The world of Jean Paul Gaultier
The baddest of’em all!
The description „enfant terrible“ has followed Jean Paul Gaultier (the son of two accountants) arround for over 20 years. Now nudging 65 years old, Gaultier does 60 daily press-ups and sports cropped peroxide-blond hair. Gaultier's career commenced on his eighteenth birthday when he was employed as a sketcher at Pierre Cardin. A year later he moved to Esterel, then to Jean Patou, where he worked for two years- first with Michael Gomez, then Angelo Tarlazzi- before returning to Cardin, based in the fashion backwater of Manila in the Philippines. The notorious designer returned to Paris in 1976 and began making electronic jewelry with his partner, Francis Menuge, and in 1978 presented his first fashion collection without success.
„I was a joke for three years“, he told Sunday Express in 1978. „And in France to be a joke is not funny.“
He hit stride in the mid 1980's generating reams of newspaper copy with his catwalk escapades, conical corsetry and skirst for men (groundbreaking at the time!). The latter, he claimed at the time, resulted in sales of 3000 skirts world-wide. Vogue described an early collection as a „motley fusion of punk pilferings, slattern sophistication and B-movie anecdotes“ (ouch!).
His finest hour was dressing the queen of pop- Madonna- in a mix of satin corsetry and black bondage for her Blonde Ambition Tour of 1990. No one could accuse Gaultier of being a one-trick pony. He successfully produced both mens and womenswear, diffusion and couture. He has run the gamut from fetishistic fabrics (rubber and PVC) to conventional wools and cotton/Lycra. His first fur collection was unveiled in 1998. He has worked several times with choreographer Regine Chopinot, dressed countless pop stars and even (believe it or not!) released his own album of house music „How to do that?“ with Tony Mansfield in 1989. He was no stranger to costume design, so let us remember his cinematic costume credits that include City of the Lost Children (1995), Luc Besson's The Fifth Element (1997) and, the one that was probably most suited to his style, Peter Greenaway's 1989 celebration of decadence, The Cook, the Thief, his Wife and her Lover. Gaultier's autobiography A Nous Deux la Mode, published in 1990, was suitably kitsch both in content and cover, with the designer posing in nautical striped T-shirt, surrounded by flowers. In 1999 he was the first French fashion designer to go online.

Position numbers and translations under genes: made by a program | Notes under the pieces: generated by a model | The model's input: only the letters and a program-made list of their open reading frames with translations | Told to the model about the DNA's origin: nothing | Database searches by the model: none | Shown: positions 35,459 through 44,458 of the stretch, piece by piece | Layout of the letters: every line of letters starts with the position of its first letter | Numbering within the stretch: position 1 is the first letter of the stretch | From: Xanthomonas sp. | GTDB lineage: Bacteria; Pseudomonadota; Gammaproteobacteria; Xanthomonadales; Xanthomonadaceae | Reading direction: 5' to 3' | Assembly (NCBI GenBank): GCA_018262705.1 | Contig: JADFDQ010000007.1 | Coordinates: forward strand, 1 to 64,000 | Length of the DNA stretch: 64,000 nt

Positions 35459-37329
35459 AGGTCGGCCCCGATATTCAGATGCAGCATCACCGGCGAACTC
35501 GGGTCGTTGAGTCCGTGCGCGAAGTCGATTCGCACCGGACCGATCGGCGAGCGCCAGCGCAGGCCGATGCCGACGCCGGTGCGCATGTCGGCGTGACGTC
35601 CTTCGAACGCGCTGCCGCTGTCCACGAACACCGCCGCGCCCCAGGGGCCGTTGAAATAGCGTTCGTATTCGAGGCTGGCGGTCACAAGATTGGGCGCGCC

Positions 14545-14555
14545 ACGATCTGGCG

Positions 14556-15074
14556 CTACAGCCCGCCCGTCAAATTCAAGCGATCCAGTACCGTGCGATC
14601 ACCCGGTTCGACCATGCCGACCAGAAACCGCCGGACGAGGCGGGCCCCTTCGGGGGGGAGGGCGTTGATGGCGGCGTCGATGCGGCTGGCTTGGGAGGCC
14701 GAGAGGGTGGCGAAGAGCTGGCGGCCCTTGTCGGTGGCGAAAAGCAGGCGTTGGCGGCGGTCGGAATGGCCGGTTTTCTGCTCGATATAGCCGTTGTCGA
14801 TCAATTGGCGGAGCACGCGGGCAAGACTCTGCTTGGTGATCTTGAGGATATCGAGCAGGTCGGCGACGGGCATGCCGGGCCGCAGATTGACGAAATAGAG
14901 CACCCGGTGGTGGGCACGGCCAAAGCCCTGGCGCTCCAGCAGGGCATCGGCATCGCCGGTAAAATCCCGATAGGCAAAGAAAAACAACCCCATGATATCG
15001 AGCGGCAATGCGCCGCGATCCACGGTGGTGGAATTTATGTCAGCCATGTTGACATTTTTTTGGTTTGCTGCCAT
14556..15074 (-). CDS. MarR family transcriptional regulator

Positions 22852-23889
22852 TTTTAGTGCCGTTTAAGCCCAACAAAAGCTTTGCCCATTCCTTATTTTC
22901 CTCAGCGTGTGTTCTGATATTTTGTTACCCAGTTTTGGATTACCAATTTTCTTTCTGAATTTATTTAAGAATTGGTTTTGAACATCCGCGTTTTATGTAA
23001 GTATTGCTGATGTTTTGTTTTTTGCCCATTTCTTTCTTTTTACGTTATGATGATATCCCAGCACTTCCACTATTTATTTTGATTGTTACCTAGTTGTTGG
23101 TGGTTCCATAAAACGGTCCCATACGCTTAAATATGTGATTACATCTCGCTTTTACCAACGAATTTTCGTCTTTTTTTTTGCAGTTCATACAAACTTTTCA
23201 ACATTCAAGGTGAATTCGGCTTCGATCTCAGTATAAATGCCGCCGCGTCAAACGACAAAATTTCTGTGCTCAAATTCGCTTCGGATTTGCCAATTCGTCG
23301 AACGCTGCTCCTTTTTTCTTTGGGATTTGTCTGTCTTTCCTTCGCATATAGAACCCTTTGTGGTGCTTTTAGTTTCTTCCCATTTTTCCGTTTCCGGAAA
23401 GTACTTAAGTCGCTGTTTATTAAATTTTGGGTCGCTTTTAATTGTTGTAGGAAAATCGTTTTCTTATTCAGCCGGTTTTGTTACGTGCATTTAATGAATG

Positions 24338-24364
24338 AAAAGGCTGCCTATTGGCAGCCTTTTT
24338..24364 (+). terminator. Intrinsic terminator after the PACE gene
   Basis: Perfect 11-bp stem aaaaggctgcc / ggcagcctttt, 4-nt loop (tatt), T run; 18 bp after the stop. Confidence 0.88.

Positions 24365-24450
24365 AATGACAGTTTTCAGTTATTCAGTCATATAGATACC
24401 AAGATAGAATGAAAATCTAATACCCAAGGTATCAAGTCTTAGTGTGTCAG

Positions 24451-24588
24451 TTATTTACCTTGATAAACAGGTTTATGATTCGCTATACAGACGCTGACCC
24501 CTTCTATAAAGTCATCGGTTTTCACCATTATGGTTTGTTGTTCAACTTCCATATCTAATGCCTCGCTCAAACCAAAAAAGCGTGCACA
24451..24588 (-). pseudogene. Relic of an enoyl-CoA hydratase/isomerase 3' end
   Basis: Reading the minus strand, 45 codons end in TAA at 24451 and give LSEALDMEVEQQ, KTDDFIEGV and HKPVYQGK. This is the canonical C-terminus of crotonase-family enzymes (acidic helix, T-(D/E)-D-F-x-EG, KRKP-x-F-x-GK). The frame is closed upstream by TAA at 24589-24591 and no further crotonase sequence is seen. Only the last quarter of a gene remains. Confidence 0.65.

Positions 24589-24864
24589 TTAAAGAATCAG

A self-confessed Anglophile, who is more likely to be found rummaging in Camden market than admiring historical exhibits, Gaultier co-hosted Eurotrash, a saucy tabloid television show, during the 1990's. He appeared weekly, invariably wearing a kilt and a wide grin, and played up his French accent for all it was worth.
In 1997, his first haute couture collection revealed a host of hidden attributes- restraint for one- and received (finally!) favourable reviews. In one of his earliest Vogue appearances he said, „My affinities are with the young and unorthodox, so I create costumes that break rules, go over the top if you like…“ Irony is still his specialty. Long may his quirkiness continue.